Philippine Daily Inquirer
MANILA, Philippines—The traditional dawn masses, which start nine days before Christmas, acquired a new feature since the early 1980s: overseas Filipino workers returning for the holidays, whose numbers have soared.
This year, OFWs walked into barbed exchanges between recruitment agencies that are with the Federated Association of Manpower Exporters (Fame) and Bangko Sentral ng Pilipinas. These could curdle into frustrated hopes.
By charter and instinct, BSP focuses on bottom lines. Liability tallies do not reflect the impact of parentless families on bewildered children, for example. And the breakups of long separated spouses don’t appear as ledger entries.
Analysis that “emphasize purely on economic factors fail to capture the broader social framework in which decisions to migrate are taken,” cautions UN Human Development Report 2009.
Today’s diaspora involves more than just one in 10 Filipinos working abroad. About 200 million—Indonesians to Poles and Eritreans—have migrated. “The overwhelming majority, who move, do so inside their own country—about 740 million of them. (That’s) almost four times as many as those who moved internationally.”
Think of those who fled the Amapatuans, MILF’s commander Kato and Bravo, Abu Sayyaf and other warlords. About 11.7 percent of Filipinos will migrate in their lifetimes.
Today’s recession morphed into a job crisis. In Spain, where over 70,000 Filipino OFWs work, unemployment soared to 15 percent. “It topped 28 percent among migrants .… (Most migrants) are younger, have less formal education and work experience. They tend to work as temporary laborers and are concentrated in cylical sectors,” notes a United Kingdom and German labor force analysis.
There are over 1.93 million Filipinos in OECD (Organization for Economic Co-operation and Development) countries. About 46 percent have college or tertiary education. Compare that to 23 percent for Vietnamese.
The United States is clipping H1B visas (technicians) for companies that tap into its Troubled Asset Relief Program. Korea froze its Employment Permit System. To hire local bumiputras, Malaysia scrubbed 55,000 visas for Banglasdeshis.
Filipino policymakers, meanwhile, are totally obsessed with political survival. Few track what the European Union founder Jean Monet called the “running undercurrents.” These are “deeper long-term processes, like population growth, aging or climate change. (These) will persist, regardless of the direction taken by the recession.”
Whoever among Noynoy Aquino, Manny Villar, or Gibo Teodoro will become president in May 2010, he’ll have about 92.2 million Filipinos to serve. That’s 16 times the 5.56 million Filipinos tallied by the first-ever-census in 1877.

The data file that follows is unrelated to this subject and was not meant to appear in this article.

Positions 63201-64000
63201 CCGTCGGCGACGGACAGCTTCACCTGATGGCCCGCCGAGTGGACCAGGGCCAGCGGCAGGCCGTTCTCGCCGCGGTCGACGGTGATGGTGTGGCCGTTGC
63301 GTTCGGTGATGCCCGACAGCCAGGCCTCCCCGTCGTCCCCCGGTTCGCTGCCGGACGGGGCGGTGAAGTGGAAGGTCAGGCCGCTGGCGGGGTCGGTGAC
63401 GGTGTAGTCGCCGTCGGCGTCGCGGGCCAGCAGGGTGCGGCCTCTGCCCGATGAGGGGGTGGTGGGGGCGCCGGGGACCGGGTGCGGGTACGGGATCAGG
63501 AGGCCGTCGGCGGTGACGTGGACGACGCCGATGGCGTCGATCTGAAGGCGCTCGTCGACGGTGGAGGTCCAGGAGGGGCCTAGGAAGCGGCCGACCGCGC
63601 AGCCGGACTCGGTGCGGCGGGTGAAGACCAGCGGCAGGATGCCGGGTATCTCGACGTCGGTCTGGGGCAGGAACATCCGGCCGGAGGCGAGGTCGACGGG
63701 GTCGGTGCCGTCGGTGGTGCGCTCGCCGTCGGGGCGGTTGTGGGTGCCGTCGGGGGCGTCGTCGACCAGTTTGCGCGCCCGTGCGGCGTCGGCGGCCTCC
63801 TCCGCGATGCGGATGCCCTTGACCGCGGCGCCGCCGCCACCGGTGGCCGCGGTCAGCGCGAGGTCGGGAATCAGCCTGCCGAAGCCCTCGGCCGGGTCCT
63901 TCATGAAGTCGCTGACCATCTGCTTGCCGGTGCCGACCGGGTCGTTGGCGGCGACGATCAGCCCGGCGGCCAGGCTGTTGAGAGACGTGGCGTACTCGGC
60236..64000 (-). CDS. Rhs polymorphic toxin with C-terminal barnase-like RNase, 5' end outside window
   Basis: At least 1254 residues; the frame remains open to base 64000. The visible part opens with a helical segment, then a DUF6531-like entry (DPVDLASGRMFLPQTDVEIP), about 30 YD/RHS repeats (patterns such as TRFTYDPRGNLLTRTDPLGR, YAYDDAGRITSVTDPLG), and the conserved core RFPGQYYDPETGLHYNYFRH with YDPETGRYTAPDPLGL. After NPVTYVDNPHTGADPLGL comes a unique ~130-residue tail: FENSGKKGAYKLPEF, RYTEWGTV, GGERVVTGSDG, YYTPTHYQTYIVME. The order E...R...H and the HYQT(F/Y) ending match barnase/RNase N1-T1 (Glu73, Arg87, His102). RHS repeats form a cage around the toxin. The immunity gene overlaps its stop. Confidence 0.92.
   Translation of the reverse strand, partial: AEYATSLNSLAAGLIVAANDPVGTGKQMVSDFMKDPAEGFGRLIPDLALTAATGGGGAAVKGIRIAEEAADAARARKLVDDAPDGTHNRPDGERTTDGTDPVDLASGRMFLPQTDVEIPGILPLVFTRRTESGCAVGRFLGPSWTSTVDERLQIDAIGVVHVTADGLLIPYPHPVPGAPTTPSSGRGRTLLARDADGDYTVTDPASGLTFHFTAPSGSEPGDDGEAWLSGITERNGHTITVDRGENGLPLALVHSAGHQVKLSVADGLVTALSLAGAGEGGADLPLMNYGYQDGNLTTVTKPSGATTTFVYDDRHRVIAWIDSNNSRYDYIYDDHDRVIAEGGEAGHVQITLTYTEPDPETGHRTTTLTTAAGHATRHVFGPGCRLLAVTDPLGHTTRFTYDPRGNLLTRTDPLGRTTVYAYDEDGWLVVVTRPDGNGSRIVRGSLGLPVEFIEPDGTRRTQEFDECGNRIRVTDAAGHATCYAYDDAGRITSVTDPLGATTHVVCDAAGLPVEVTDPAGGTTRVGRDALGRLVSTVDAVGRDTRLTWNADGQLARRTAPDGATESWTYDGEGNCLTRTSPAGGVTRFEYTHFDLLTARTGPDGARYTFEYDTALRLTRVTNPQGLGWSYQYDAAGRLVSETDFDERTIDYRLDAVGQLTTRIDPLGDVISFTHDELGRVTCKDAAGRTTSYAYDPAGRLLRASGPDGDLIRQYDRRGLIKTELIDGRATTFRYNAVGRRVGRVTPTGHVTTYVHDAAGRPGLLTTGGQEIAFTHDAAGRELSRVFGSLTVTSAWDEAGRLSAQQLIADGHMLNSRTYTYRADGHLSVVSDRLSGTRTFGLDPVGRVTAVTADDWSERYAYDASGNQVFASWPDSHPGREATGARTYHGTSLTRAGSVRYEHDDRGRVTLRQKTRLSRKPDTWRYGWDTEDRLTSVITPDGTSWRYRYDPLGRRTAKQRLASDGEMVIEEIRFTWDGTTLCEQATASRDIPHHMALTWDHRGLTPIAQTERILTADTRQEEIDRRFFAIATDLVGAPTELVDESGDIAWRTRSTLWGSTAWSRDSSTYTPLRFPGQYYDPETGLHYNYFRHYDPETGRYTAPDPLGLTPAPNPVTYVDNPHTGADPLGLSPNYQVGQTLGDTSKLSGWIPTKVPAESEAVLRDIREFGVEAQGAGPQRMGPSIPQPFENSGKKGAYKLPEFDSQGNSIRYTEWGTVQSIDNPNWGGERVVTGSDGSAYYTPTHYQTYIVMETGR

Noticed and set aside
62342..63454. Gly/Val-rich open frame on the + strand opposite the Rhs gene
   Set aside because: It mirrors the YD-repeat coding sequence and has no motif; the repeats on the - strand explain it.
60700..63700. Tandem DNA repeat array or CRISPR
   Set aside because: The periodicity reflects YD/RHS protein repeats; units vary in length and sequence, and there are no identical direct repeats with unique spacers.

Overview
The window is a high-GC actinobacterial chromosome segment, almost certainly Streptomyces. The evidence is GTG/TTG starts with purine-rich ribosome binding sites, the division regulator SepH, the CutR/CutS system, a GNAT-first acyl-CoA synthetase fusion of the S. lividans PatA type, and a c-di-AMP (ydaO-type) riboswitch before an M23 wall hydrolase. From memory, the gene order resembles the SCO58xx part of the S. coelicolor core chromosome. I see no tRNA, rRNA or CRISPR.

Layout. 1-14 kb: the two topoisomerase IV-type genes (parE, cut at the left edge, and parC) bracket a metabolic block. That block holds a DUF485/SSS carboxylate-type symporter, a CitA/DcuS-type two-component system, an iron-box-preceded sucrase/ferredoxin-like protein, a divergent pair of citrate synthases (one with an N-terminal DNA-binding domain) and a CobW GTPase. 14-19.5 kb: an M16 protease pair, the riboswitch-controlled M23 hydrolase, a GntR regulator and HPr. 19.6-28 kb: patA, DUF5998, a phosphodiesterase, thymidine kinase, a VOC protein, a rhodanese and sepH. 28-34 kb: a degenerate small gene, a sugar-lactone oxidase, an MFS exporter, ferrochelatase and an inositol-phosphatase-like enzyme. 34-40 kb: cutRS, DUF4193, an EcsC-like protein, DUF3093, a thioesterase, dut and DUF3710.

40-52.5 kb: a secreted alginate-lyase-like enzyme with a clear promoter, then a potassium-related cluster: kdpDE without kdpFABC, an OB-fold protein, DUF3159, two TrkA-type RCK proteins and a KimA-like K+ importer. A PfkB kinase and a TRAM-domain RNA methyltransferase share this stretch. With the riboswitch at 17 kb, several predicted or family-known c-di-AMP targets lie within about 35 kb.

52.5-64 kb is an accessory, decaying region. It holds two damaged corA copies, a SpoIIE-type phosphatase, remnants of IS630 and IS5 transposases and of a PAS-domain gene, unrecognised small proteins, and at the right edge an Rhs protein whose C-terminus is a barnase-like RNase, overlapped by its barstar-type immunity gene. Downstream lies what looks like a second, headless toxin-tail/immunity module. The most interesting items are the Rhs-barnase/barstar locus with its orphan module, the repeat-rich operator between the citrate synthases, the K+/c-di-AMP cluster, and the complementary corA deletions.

Come 2020, there could be 109.7 million of us. Will many still itch to leave home to seek jobs abroad? Will people continue to swap rural penury for indigence in slums of 126 ill-prepared cities?
In all likelihood, yes.
“Poverty from joblessness drives migrants. In October, 2.72 million here had no jobs, the National Statistical Coordination Board reports. That’s the highest rate in Southeast Asia. About 6.78 million had only part-time work. Given half a chance, they’ll pull up stakes because “hunger is a wanderer.” They’ll shrug off dangers. We see that in Filipinos sneaking into Iraq. “Abusive and exploitative conditions (especially for domestic workers), and lack of redress mechanisms, can trap migrant women in a vicious cycle of poverty and HIV vulnerability,” concludes a recent research in the Arab states.
How do you make people stay?
Implement radical reforms to boost production, and narrow inequalities. “Life expectancy in Lanao del Sur, for example, is only 59 years. Someone born in La Union has reasonable chances of living up to almost 75. A Singaporean’s life expectancy, however, is 80.
“Make the crooked ways straight” is the Advent message. An entrenched, self-seeking elite will resist that tooth and nail. Look at the 250 or so odd political dynasties. These include, among others, the Macapagal-Arroyos, the Marcoses, the Estradas, and the Singsons of Ilocos Sur.
Aging takes a toll rarely noted in headlines. By 2050, the average age of a worker in an advanced country, say Germany, will be 45. It will be 38 in Thailand and other developing countries that have completed their “demographic transitions” (decline in birth and death rates). This gap creates a demand for workers.
The Philippines, however, hasn’t even started its democratic transition. It has a “youth bulge”—a heavy preponderance of young people, needing schools, health services—and jobs in cities or abroad. There are your future OFWs.
A migration policy of the future is evolving and will alter the world of tomorrow’s migrant. It will be radically different from those who came home this Christmas. Our leaders must, therefore, think beyond the box of remittances and elections to broad humane policies.
“When it comes to the future, there are three kinds of people,” we’re told: “Those who let it happen. Those who make it happen. And those who wonder what happened.”
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